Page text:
A trademark is a word, phrase, logo, or other graphic symbol used by a manufacturer or seller to distinguish its product or products from those of others. Black’s Law Dictionary, Eighth Edition, p. 1530. Unlike the company name or assumed name, the primary purpose of the trademark is to designate the company’s goods or services.

The most effective trademark is a registered trademark. Once a registration certificate is issued by the federal or state authority, the trademark owner enjoys constructive notice that it owns the trademark, a legal presumption of ownership, and the exclusive right to use the registered trademark in connection with the designated goods or services.

The preferred venue for registration in this country is the United States Patent and Trademark Office (USPTO). Once registration with the USPTO is complete, the benefits noted above apply nationwide. The owner of a registered trademark is entitled to label this trademark with the federal registration symbol “®”. The owner may bar others from use of its trademark, sue in federal court for any alleged infringement of that trademark, and recoup damages and attorneys’ fees in the process. This registration also gives the trademark owner a platform for registering the trademark internationally.

A trademark owner may register the desired trademark with the state or states in which the business operates. Such registration is usually considered alternative to federal registration, since that procedure has the same effect on a nationwide basis. The effect of such registration is similar to that of federal registration, reduced to the limited state-wide territory and different enforcement venues.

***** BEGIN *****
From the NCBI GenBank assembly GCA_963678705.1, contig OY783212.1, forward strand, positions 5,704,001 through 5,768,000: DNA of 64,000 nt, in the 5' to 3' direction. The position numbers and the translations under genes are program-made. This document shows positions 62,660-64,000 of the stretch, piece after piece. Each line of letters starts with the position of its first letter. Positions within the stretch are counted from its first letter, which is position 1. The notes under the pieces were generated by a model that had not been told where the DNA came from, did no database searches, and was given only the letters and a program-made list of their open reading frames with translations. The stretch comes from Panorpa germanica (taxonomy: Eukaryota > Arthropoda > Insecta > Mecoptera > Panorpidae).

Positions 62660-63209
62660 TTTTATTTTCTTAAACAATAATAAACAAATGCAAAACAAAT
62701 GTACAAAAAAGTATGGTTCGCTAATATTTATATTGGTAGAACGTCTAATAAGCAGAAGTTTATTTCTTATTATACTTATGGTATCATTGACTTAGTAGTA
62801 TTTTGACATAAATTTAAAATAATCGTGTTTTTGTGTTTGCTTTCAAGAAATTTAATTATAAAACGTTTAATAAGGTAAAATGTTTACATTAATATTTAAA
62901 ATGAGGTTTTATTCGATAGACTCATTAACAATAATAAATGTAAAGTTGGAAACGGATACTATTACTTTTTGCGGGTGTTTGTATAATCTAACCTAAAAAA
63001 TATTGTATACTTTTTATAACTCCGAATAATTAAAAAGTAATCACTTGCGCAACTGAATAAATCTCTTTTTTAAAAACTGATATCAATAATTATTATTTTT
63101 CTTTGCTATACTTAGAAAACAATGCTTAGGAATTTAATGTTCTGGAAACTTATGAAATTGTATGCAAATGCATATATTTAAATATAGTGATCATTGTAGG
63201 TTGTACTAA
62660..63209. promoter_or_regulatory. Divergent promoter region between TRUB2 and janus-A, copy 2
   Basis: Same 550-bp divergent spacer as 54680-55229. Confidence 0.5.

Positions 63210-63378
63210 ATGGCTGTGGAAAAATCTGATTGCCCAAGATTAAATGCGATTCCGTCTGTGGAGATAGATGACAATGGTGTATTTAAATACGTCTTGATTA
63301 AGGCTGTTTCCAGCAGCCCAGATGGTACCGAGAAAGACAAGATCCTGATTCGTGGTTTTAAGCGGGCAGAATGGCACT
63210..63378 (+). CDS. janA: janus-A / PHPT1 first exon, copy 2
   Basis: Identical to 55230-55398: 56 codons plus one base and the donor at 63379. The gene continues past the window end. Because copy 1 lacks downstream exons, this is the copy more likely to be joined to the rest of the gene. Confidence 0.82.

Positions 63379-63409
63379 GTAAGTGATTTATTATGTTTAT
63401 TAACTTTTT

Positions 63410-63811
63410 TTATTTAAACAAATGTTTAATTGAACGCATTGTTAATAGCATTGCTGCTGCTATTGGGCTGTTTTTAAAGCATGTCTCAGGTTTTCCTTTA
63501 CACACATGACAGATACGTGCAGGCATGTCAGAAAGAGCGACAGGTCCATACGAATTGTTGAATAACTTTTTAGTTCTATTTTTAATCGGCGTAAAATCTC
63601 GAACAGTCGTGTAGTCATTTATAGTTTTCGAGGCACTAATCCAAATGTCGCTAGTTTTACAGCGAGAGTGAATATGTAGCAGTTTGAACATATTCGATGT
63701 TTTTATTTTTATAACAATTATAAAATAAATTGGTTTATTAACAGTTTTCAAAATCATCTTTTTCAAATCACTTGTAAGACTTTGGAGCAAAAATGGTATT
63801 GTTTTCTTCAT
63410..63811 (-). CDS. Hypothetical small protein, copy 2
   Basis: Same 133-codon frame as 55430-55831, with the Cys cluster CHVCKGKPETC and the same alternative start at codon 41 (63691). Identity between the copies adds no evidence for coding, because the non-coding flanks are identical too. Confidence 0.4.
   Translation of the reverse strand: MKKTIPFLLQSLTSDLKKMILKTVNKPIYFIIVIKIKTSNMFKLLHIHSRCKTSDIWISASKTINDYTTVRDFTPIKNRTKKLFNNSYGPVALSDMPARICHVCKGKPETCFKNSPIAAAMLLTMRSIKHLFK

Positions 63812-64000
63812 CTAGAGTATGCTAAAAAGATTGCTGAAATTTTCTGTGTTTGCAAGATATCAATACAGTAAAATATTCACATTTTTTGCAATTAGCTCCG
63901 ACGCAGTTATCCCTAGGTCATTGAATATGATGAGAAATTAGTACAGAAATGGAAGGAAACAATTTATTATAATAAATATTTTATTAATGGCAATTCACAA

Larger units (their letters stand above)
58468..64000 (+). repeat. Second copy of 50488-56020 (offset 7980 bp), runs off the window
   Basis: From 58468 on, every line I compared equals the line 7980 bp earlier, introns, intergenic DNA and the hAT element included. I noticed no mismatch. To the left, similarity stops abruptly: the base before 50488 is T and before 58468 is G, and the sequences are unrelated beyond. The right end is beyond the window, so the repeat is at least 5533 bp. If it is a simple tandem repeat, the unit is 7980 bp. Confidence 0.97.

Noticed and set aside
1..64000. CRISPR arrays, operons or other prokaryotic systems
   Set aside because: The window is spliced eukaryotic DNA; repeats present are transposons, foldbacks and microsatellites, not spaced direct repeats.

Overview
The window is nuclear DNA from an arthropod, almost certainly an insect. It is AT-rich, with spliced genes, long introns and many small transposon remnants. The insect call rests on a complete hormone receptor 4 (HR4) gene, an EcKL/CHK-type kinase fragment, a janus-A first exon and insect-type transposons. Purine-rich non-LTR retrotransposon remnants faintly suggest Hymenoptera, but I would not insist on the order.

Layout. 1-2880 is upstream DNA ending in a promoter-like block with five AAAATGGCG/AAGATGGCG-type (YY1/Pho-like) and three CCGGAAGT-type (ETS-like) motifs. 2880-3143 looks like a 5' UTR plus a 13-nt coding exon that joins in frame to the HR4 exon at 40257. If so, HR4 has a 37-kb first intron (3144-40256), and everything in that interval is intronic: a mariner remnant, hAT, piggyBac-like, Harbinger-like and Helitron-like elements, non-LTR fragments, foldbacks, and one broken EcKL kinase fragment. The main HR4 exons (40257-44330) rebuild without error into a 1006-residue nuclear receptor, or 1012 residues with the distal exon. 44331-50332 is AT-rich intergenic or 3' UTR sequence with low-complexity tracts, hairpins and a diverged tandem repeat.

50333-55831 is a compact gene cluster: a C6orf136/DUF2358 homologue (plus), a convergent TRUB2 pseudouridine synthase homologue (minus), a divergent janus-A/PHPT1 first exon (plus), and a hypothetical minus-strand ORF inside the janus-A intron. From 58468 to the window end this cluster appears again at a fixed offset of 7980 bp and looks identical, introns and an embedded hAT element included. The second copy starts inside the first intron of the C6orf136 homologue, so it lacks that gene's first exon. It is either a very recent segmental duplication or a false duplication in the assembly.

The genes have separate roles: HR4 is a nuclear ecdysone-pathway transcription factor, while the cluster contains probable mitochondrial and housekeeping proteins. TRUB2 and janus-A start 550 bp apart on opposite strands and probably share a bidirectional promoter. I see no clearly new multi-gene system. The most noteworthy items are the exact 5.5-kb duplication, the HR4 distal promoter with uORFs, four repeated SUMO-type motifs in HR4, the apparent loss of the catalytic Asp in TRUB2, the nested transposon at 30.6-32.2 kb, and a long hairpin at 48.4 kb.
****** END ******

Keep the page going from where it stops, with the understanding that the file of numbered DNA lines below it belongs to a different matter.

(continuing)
The owner of a distinctive mark, symbol or device may acquire a “common law trademark” without attempting or achieving registration thereof. The trademark owner gives notice of its claim to a common law trademark by attaching “TM” to the trademark. The common law trademark lacks the impact and enforcement firepower of a registered trademark, but nonetheless offers some legal protection to its owner. The owner of the common law trademark can sue for infringement of the mark, but must prove the prior adoption and use of that mark in the affected service territory, and suffers other limitations to its enforcement rights not presented when the trademark is registered.

The trademark owner who has applied for but not received registration (the process normally takes more than a year with the USPTO) still enjoys the protections afforded the common law trademark until the registration is filed and complete. Once the registration is complete, the attendant legal rights will date back to no later than the application date.


Those are the basics. If you have any further questions or legal needs with respect to business and trade names, do not hesitate to contact us.

Caution: This article provides general information and is not intended to be legal advice. Your personal circumstances likely vary from those discussed in this article. You should contact Lambert Law if you are seeking specific legal advice regarding the topics discussed above.  

© 2010, 2016 Lambert Law